Gerard Butler’s CIA-agent-on-the-run thriller aims to be more than a power fantasy, but for all its virtues, it doesn’t stick that landing.
There’s an expected cognitive dissonance that comes with watching a man-on-a-mission genre piece set in the Middle East. Whether it’s a glorified shooting gallery or a power fantasy where the hero stops just short of bleeding red, white, and blue – one needs to practice a mental limbo to either ignore or maybe be pleasantly surprised with the bare minimum concessions to showing the opposite side’s perspectives.
Ric Roman Waugh’s expertly mounted, ambitiously scattered Kandahar is, at its core, a Stagecoach riff. One where our leading man, career CIA operative Tom Harris (Gerard Butler leveraging his soulful full-time divorced dad essence), has 30 hours to make a mad 400-mile dash across an Afghanistan desert from an impossibly large group of following forces. It’s a foolproof premise, yet intriguingly, Kandahar refuses to embrace its conceptual neatness.
Things start typically as we see Tom covertly sabotaging a hidden Iranian nuclear facility disguised as a maintenance worker. Cue a massive explosion half a day later, and numerous factions ranging from the Iranian Revolutionary Guard to ISI and Taliban groups move into action to capture the mystery culprit(s). Not a cut later, and a British reporter (Elnaaz Norouzi) is already on the verge of blowing Tom’s cover thanks to a Pentagon leak.
Meanwhile, CIA fixer Roman (Travis Fimmel cranking up a dead-eyed playboy vibe) cajoles Tom into “one last job” before Tom can barely make it to his daughter’s high school graduation. Travis shacks him up with a hired translator, Mo (Navid Negahban), who grew up in Afghanistan but now lives in the US. Hours later, Tom’s face floods every news channel as the mysterious bomber, and it’s off to the races with Mo on the lam.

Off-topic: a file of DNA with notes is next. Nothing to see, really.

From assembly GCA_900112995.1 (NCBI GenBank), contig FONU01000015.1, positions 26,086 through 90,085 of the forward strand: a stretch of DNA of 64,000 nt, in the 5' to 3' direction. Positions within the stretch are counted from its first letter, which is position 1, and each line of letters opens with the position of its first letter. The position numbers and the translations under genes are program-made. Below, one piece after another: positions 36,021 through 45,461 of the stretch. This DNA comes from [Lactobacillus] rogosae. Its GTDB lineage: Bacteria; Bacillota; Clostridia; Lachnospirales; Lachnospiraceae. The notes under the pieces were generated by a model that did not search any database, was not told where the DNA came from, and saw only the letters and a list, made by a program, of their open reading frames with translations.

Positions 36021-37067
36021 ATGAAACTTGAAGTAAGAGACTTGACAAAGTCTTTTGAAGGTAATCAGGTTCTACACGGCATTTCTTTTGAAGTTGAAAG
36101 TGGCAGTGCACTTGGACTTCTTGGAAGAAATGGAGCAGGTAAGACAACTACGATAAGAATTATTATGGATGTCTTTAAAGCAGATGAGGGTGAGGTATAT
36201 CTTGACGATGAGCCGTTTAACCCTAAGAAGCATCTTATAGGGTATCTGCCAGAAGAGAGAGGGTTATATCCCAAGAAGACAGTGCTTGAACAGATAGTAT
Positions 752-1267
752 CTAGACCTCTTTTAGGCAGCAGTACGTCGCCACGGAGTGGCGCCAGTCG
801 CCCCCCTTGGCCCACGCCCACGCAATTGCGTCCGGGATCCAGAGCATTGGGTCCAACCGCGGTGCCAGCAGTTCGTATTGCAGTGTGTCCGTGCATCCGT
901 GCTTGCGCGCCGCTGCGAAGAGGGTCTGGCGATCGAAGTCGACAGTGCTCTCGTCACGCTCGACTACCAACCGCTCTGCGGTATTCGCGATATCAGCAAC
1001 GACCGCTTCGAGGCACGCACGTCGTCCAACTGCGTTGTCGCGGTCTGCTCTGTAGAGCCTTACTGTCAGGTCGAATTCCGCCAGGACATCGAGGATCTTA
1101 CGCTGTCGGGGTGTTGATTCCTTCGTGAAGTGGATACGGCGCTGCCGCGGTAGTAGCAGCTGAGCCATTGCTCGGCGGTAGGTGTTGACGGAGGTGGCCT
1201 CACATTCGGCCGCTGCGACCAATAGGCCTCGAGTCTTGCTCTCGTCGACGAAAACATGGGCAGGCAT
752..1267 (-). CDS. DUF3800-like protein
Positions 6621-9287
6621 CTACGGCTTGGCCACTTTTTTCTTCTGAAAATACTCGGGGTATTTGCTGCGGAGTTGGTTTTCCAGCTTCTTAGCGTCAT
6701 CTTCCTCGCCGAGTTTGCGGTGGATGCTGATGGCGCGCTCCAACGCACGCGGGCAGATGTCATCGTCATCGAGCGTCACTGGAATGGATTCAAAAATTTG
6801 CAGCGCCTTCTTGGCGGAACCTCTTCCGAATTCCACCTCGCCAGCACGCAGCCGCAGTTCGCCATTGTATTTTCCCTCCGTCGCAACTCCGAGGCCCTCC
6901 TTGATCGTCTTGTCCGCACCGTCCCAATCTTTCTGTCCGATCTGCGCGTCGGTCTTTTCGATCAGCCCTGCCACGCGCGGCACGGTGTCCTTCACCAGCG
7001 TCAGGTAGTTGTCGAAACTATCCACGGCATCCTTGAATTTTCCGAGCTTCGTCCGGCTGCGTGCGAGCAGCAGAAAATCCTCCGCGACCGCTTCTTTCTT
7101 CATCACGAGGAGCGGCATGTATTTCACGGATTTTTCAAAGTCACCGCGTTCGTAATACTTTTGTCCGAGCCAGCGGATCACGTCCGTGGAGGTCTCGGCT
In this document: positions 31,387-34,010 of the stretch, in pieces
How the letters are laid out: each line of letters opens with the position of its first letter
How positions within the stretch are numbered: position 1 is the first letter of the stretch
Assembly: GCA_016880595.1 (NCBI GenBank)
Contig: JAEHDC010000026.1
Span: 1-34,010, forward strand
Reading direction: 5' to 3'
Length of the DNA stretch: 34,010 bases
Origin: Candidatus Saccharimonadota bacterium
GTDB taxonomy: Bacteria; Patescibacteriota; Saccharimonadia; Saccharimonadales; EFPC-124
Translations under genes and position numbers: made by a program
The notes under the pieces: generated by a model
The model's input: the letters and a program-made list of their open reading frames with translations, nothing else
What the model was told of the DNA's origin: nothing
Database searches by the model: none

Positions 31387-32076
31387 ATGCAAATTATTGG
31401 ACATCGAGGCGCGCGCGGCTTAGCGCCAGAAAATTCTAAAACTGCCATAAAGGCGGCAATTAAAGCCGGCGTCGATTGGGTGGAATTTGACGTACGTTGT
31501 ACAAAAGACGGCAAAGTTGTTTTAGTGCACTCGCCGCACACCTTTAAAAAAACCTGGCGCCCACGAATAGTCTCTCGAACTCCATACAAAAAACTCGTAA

It’s here that Mitchell LaFortune’s script (and Waugh’s measured direction) stray from genre expectations, intermittently abandoning Tom and Mo to focus on individual understanding of the forces that will be helping or pursuing the two of them. Often represented by one figurehead, scenes will regularly transition from traditional action sequences to conversations between characters who discuss their motivations and philosophies separate from Tom or Mo. Whereas Iranian Revolutionary Guard leader, Farzad (Bahador Foladi), views this pursuit as qualified justice, others, like a cigar-chomping Afghani warlord, see it as an opportunity to shore up more goodwill with the CIA.
These representations aren’t always involved enough to deserve individual scenes. Some involve extremist groups (with household Fox News acronyms) who are complicated with little more than a bond to others or a conflict between modernist and traditional ideologies. But there’s a concerted attempt at geographic distinction and awareness that counters monolithic conflations about these countries and organizations.
Other scenes pinch more bluntly at Middle Eastern stereotypes, such as when the suave motorcycle-riding ISI agent, Kahil (Ali Fazal), is shown vaping, listening to Future, and dipping into a Mosque. Or, in Kandahar‘s most ridiculous moment, an Afghani government agent swipes right on a dating app while warning the leader of a local Taliban group that they will no longer provide sanctuary if they don’t help find Tom. Waugh shoots each of these conversations with an air of coiled desperation, deftly switching between languages and dialects that indicate other wrinkles in their relationships.
That might suggest that Tom or the CIA’s role would come in for some self-examination akin to political thrillers like Sicario or Syriana. That’s not the case, but a few lines acknowledge the CIA’s hypocrisy in arming different terrorist groups to further their cause, as well as a late beat where Tom has an epiphany about the role of translators with Mo.
Waugh’s direction smooths over Kandahar’s overstuffed perspectives and dead ends, grounding the action and characters while amplifying the picture’s urgency and infusing it with an air of the unknown. Waugh’s command of action is second to none without crossing over into the action movie heroics that have been Butler’s recent bread-and-butter. Waugh and DP MacGregor are sparing with glamour shots, instead preferring moody sequences shot in night vision or the swirling physicality of the terrain.
Paired with David Buckley’s clattering shockwave score—which feels at times like modern Doom Metal, the sound design grants crucial weight to these scenes. There’s an impact to the mortars’ plunk and the tires’ scream that hits harder than some of Kandahar’s multiplex kin with double or triple the budget.
Kandahar is sturdy, Butler brings precisely what he’s supposed to, a few character actors do very nice work, and it looks good. But that’s the trouble—it aspires to be so much more but does not quite make the leap.
Kandahar is now playing in theaters.